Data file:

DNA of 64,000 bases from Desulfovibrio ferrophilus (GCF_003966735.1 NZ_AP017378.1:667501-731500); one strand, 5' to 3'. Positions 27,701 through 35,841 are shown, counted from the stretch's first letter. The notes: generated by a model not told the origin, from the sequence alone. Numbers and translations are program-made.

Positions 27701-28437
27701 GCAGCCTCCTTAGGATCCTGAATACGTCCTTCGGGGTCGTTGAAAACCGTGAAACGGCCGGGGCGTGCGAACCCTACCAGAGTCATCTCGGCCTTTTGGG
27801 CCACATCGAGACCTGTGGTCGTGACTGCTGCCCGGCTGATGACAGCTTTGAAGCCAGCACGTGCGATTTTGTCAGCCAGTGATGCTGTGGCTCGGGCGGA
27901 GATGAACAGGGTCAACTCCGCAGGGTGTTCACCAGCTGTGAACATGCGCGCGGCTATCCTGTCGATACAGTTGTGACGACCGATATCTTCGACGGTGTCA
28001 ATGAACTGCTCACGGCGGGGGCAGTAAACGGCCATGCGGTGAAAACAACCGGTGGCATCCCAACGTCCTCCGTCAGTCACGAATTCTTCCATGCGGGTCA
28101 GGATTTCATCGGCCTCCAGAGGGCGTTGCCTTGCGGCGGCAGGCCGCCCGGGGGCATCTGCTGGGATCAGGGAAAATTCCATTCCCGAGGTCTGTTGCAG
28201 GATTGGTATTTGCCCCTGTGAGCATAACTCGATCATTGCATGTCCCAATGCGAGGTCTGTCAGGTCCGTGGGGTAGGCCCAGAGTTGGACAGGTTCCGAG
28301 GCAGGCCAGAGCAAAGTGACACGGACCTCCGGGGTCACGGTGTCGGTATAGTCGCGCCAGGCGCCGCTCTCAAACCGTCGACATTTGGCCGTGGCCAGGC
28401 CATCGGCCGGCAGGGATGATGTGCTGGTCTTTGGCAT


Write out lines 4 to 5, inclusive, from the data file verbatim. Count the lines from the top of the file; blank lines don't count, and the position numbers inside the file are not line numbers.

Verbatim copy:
27801 CCACATCGAGACCTGTGGTCGTGACTGCTGCCCGGCTGATGACAGCTTTGAAGCCAGCACGTGCGATTTTGTCAGCCAGTGATGCTGTGGCTCGGGCGGA
27901 GATGAACAGGGTCAACTCCGCAGGGTGTTCACCAGCTGTGAACATGCGCGCGGCTATCCTGTCGATACAGTTGTGACGACCGATATCTTCGACGGTGTCA